On the first day of the conditioning phase, the subject should receive drug treatment and then placed into a specific compartment for 30 minutes. On the next day, the subject should receive control treatment and place into the opposite compartment for 30 minutes. This alternate scheme of drug and control treatment should be repeated for eight days. The locomotor activity is recorded with the help of the photocells (Huiwen Zhu et.al 2017).

4.2.2.3.2. Conditioning for Biased Design

The subjects are initially divided into equal groups. One group should be conditioned on their non-preferred side (as determined by the baseline place preference) whereas the other group is randomly assigned to the side in which their respective conditioning should take place. All subjects from both groups are then randomly divided into groups that either receive drug or control treatment. The conditioning period for biased design is usually repeated for four days. On the conditioning day, each subject is injected with its respective treatment and confined into the pre-determined chamber for a period of 30 minutes. After the conditioning procedure, the subjects are safely removed from the conditioning chamber and placed into their home cages (Blander et.al 1984).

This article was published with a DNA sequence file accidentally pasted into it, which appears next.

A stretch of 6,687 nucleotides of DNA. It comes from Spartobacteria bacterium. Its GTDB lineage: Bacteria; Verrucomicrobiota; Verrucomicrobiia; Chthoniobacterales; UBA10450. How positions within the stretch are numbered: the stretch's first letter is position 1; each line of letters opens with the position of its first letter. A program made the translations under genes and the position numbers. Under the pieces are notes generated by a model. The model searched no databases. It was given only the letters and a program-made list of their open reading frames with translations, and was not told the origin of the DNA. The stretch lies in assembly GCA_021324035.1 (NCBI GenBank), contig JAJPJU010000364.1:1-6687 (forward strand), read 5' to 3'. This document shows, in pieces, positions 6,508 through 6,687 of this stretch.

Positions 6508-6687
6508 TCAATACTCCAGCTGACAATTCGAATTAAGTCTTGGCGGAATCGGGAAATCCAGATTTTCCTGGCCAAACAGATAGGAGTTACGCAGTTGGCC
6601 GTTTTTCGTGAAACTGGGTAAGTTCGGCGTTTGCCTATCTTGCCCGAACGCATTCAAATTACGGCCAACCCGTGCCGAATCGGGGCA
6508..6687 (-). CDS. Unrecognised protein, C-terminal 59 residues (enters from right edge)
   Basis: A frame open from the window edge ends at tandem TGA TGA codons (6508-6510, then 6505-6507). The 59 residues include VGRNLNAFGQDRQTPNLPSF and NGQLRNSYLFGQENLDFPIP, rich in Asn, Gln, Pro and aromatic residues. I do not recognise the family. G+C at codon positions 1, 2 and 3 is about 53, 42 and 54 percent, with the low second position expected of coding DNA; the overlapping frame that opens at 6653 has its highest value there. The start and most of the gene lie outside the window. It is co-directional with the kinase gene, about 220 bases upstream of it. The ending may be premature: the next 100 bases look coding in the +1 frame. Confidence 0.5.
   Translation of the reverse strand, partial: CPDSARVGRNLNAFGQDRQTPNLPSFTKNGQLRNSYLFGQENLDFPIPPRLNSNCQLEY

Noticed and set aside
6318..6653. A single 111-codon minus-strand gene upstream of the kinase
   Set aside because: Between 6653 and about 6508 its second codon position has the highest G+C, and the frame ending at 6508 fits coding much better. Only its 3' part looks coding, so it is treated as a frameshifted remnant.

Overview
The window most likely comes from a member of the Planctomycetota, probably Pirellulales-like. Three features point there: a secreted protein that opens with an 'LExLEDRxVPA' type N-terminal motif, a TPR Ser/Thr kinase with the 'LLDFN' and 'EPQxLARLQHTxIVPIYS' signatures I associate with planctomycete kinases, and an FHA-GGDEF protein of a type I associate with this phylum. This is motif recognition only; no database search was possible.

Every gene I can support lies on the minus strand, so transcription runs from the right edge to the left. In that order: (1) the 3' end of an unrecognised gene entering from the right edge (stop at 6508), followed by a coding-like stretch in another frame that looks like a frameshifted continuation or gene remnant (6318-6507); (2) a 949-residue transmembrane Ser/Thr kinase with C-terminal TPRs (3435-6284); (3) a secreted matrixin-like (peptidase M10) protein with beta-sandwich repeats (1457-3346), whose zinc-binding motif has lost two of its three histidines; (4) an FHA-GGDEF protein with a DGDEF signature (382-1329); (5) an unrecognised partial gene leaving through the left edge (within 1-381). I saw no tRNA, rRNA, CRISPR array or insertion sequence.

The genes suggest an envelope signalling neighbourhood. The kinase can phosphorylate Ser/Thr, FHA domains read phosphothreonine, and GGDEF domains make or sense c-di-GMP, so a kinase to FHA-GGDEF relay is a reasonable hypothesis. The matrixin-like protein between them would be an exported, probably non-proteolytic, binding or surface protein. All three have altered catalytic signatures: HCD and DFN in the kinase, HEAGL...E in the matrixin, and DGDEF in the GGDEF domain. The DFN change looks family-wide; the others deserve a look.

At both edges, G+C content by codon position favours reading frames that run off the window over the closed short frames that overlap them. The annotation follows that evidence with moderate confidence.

4.2.2.4. Testing Phase

In the testing phase, the final place preference is recorded. The subjects should be placed in the central chamber after the administration of control treatment, and allowed to explore freely for 15 to 30 minutes. This testing procedure is repeated on three consecutive days. The final place preference is recorded as a mean of the locomotor activity and the time spent in each compartment following the three testing days.

The time spent in each compartment can either be recorded manually or automatically. For the automatic collection of data, two prominent techniques i.e. the use of microswitches, or a video tracking device are employed. The latter technique involves the placement of the CPP apparatus on a fulcrum in such a fashion that the weight of a rat in one end compartment causes the microswitch to close, thus resulting in automatic time calculation. Whereas the former technique simply involves a video tracker such as Noldus Ethovision XT  to collect data. Furthermore, the base of the chambers is embedded with photocell beam for automated data collection.

What can be evaluated? / Uses of the apparatus

4.3.1. Evaluation of CPP and CPA

The conditioned place preference model can be used to assess both CPP and CPA. Numerous drug substances have exhibited CPP behavior in rodents such as Bupropion (Ortmann 1985), Cocaine, Cocaethylene (Schechter 1995; Kushner 1997) Cathinone (Calcagnetti and Schechter 1992a)